Impact investing is catching on, or at least that’s what an increasing number of proponents say. But does it have the legs to really attract serious investors, or will it always be a niche asset class for a few very rich and idealistic families?
Impact investment involves investing in companies, organisations, and funds with the intention to generate positive social and environmental impact, but also financial returns. Approximately $60 billion found its way into impact investing globally in 2015, says the Global Impact Investing Network. OK, that’s not a great deal of money, compared with the trillions invested in sustainable and renewable-linked assets, but JP Morgan reckons impact investing will reach $1 trillion of assets under management by 2020. Wishful thinking? Some family offices don’t think so.
“Institutionalisation and professionalisation of the discipline (impact investing) are been driven primarily by a number of extremely wealthy families,” says Matthew Weatherley-White, the managing director and co-founder of the US-based investment group, The Caprock Group. He says his firm is currently working with two family offices with the goal of having their entire portfolio geared towards impact investment outcomes within a few years.
Perhaps the best-known example of this commitment among family offices is the Blue Haven Initiative. The family office of Liesel Pritzker Simmons and her husband Ian Simmons, Blue Haven is completely committed to impact investing. Indeed, Caprock has worked with Blue Haven to create a portfolio of impact investments.
“Families wanting to incorporate a moral ethic into their investment strategy are doing this with impact investing,” says Weatherly-White. “Families are saying: ‘We have our values as a family and we like to invest in ethical businesses that aren’t exploiting their workers in the supply chain, that aren’t contributing to environmental degradation, and that aren’t involved in questionable accounting practices, and here’s a way to incorporate our family values into our portfolio’.”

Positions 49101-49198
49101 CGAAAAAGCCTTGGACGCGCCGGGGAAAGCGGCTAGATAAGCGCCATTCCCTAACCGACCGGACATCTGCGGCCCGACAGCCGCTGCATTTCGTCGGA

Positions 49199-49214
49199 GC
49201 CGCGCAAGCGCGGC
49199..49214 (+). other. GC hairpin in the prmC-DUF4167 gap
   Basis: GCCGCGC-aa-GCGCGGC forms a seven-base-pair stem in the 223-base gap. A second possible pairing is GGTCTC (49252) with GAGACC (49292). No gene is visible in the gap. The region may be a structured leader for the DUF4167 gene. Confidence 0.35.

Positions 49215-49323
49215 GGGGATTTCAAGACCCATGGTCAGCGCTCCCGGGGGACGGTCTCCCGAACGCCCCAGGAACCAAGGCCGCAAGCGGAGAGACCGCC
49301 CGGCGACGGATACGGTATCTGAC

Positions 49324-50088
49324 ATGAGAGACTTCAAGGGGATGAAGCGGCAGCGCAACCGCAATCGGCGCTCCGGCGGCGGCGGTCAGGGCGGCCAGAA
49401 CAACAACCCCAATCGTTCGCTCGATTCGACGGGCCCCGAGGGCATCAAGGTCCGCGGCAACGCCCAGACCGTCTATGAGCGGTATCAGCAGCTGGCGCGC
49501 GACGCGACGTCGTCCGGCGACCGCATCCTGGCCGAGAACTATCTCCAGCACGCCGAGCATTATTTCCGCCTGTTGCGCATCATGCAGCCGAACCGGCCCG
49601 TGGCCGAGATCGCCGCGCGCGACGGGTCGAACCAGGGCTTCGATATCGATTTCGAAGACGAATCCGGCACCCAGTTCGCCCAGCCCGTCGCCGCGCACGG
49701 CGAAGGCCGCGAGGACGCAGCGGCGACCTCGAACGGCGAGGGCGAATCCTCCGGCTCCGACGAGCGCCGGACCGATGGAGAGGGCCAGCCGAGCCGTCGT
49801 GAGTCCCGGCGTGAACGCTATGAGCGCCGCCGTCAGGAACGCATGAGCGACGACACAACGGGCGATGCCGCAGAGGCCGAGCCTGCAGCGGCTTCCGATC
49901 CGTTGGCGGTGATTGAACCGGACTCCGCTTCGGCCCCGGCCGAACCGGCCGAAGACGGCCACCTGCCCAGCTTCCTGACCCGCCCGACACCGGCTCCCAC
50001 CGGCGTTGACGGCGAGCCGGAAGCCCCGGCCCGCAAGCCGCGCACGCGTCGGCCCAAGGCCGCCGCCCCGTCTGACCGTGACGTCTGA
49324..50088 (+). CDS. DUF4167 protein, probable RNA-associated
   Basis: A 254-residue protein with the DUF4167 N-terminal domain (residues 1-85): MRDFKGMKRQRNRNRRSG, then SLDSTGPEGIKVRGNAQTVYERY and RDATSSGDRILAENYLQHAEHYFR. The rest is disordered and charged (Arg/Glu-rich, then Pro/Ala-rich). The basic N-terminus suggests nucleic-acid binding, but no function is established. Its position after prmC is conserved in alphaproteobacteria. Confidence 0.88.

The World Economic Forum, famous for hosting the annual Davos conference, produced some research into impact investing and family offices in December 2014. The group reckons that family offices will lead the charge into the asset class as they have done before with investments like hedge funds and private equity.
But some family offices have yet to be convinced. Here’s what one told Family Capital about the asset class. “It might inspire millennials (18 to 34 year-olds) and a few others while they’re drinking their mojito and partying in some beach club on the Mediterranean, or Cape Cod, but I’m yet to be convinced that it delivers the returns of many other asset classes. And are these types of investment really making a social difference?”
One thing that might be holding back greater acceptance of the asset class is the lack of clarity over how to measure the social and environmental benefits of impact investing. The process is easy, but the results side of impact investing still needs more clarity, say critics. Although the UN has developed a group of sustainable development goals, with many targets within them, the ease of adapting these into portfolio construction might need more refinement.
And Weatherly-White admits that impact investing sometimes does have an image problem – “an asset class popular among wives and millennials ” as it is portrayed in the popular perception.
But proponents of the asset class reckons that’s wrong. Indeed, some say impact investing will be at the heart of the capital markets sooner than many expect. “It’s an outlier for the future of the capital markets,” says Weatherly-White. “And those investors making the commitment now are leading the revolution.”